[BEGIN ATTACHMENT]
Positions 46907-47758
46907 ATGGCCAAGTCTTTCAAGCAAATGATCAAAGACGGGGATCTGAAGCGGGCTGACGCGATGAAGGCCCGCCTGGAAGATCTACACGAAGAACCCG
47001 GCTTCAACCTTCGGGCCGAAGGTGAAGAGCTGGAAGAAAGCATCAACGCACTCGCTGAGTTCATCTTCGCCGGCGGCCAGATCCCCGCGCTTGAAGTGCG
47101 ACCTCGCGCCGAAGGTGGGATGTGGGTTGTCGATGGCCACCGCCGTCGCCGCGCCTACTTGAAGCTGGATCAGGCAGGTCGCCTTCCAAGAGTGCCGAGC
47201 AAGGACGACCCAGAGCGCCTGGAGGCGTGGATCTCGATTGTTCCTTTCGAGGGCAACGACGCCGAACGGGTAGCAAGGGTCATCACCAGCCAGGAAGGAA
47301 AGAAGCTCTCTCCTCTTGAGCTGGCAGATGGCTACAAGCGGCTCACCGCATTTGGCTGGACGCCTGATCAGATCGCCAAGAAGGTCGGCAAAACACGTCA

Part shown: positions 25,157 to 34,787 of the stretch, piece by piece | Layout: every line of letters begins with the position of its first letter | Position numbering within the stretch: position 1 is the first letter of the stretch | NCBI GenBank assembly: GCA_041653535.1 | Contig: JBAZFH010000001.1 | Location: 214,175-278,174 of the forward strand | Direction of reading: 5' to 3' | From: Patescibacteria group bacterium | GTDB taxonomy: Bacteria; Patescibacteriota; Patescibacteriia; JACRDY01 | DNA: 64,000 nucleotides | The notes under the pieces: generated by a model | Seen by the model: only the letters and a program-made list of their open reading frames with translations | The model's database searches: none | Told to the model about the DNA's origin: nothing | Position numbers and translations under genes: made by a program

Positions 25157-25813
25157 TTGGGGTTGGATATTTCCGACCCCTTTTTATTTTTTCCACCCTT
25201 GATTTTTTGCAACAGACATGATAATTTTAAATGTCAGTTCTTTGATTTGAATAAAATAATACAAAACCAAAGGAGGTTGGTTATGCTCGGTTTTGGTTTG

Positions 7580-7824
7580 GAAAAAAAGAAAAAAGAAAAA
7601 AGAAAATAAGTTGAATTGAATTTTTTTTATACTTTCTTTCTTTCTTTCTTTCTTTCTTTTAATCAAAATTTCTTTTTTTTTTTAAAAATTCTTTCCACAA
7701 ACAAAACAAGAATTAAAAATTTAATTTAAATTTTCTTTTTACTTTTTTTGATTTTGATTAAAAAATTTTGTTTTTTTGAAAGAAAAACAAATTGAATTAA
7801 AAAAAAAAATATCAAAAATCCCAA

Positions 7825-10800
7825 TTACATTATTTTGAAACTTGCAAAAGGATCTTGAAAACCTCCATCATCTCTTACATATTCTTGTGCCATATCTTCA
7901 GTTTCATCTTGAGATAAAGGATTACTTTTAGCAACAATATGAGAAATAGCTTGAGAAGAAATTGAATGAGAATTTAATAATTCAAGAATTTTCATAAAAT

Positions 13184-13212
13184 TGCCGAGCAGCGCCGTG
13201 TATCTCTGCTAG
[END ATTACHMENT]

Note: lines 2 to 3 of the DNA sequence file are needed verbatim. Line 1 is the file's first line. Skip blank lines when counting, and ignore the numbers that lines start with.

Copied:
46907 ATGGCCAAGTCTTTCAAGCAAATGATCAAAGACGGGGATCTGAAGCGGGCTGACGCGATGAAGGCCCGCCTGGAAGATCTACACGAAGAACCCG
47001 GCTTCAACCTTCGGGCCGAAGGTGAAGAGCTGGAAGAAAGCATCAACGCACTCGCTGAGTTCATCTTCGCCGGCGGCCAGATCCCCGCGCTTGAAGTGCG